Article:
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Virus Killing Thousands of Fish

VHS causing thousands of fish mortalities in and around the Great Lakes, AVMA warns

June 28, 2007

Virus Killing Thousands of Fish

 

Veterinarians and biologists are alerting aquaculture operators, fish dealers, anglers and boaters to a deadly virus that has recently killed thousands of freshwater fish in and around the Great Lakes.

 

Viral hemorrhagic septicemia (VHS) has been detected in eight Great Lakes states and two Canadian provinces, and affects 39 different species of fish. Several of the species affected are favorites of freshwater fishing and are important in the aquaculture industry, including largemouth and smallmouth bass, crappie, bluegill and perch. The virus poses no threat to humans or seafood, but it is easily spread among fish and could have a devastating impact on fish populations.

 

There is no known cure for the virus, which causes bleeding of the fish's tissues, including internal organs.

 

A federal order issued by the United States Department of Agriculture's Animal and Plant Health Inspection Service (APHIS) in November 2006 prohibits the movement of affected species from state to state unless the fish are tested for and documented as being free of the virus.

 

"This federal order has put a stop on the movement of fish worth many millions of dollars," said Dr. David Scarfe, assistant director of the American Veterinary Medical Association's Scientific Activities Division. "Aquatic veterinarians are rallying to help aquaculture producers in testing and issuing certificates of veterinary inspection to demonstrate that their fish are free of VHS."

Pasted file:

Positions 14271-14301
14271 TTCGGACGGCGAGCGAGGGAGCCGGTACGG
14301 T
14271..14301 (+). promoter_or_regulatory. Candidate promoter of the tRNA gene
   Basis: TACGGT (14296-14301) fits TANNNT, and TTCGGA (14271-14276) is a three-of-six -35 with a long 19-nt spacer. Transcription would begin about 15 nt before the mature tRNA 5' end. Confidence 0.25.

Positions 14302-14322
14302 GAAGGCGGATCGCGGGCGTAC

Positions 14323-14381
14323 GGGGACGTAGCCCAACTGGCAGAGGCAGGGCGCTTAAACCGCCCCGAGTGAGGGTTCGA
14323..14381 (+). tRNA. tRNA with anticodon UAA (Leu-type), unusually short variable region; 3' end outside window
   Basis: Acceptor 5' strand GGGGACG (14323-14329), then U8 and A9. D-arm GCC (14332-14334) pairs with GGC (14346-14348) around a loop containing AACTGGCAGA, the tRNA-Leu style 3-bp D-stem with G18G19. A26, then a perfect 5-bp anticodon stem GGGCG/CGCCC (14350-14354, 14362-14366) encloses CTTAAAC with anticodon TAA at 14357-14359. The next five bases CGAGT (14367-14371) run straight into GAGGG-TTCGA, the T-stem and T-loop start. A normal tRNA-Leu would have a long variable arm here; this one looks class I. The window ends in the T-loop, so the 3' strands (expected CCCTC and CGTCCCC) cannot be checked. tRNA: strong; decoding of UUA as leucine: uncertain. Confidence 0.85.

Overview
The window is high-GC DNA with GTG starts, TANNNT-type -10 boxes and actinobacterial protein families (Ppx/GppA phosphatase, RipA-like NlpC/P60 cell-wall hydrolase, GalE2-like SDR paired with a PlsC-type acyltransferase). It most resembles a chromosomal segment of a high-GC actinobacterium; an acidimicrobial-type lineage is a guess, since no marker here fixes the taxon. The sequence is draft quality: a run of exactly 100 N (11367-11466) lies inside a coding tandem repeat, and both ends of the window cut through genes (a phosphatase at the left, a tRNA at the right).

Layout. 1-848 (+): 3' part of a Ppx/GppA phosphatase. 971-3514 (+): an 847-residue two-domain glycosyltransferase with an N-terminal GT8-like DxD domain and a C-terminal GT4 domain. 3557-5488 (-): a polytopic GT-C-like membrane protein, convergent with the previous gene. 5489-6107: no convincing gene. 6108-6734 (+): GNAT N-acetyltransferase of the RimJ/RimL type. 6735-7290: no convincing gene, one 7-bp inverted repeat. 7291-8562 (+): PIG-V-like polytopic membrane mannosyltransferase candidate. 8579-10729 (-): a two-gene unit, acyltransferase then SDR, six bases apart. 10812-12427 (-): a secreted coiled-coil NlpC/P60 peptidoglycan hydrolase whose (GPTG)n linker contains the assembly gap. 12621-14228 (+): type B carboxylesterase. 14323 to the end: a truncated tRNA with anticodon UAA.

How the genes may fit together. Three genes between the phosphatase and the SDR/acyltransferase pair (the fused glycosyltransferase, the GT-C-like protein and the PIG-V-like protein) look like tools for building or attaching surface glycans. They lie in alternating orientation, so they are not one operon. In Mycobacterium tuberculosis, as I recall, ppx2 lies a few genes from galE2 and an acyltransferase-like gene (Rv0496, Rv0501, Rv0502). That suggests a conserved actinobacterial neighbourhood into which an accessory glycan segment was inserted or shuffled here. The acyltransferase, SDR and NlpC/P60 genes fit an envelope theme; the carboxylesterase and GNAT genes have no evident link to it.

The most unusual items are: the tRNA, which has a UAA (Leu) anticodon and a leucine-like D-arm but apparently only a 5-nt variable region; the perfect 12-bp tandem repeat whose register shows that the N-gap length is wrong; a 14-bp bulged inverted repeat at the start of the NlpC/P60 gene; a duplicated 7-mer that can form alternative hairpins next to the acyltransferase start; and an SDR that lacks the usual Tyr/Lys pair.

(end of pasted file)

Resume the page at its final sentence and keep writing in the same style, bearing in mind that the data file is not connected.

In the meantime, anglers and boaters are urged to take the following steps to prevent the spread of the virus:

 

  -- Do not move live fish or fish eggs from one body of water to another.

  -- Drain all water from bilges, bait buckets, live wells and other

     containers while leaving the landing or the shore.

  -- Dispose of leftover bait in the garbage, not in lakes or ponds.

  -- Clean, wash and disinfect your boat, bilges and all equipment using a

     bleach solution at a suggested strength of 1 cup of bleach per 10

     gallons of water.

 

 

For more information, contact David Kirkpatrick at (847) 285-6782.To locate aquatic veterinarians go to http://www.aquavets.com/.

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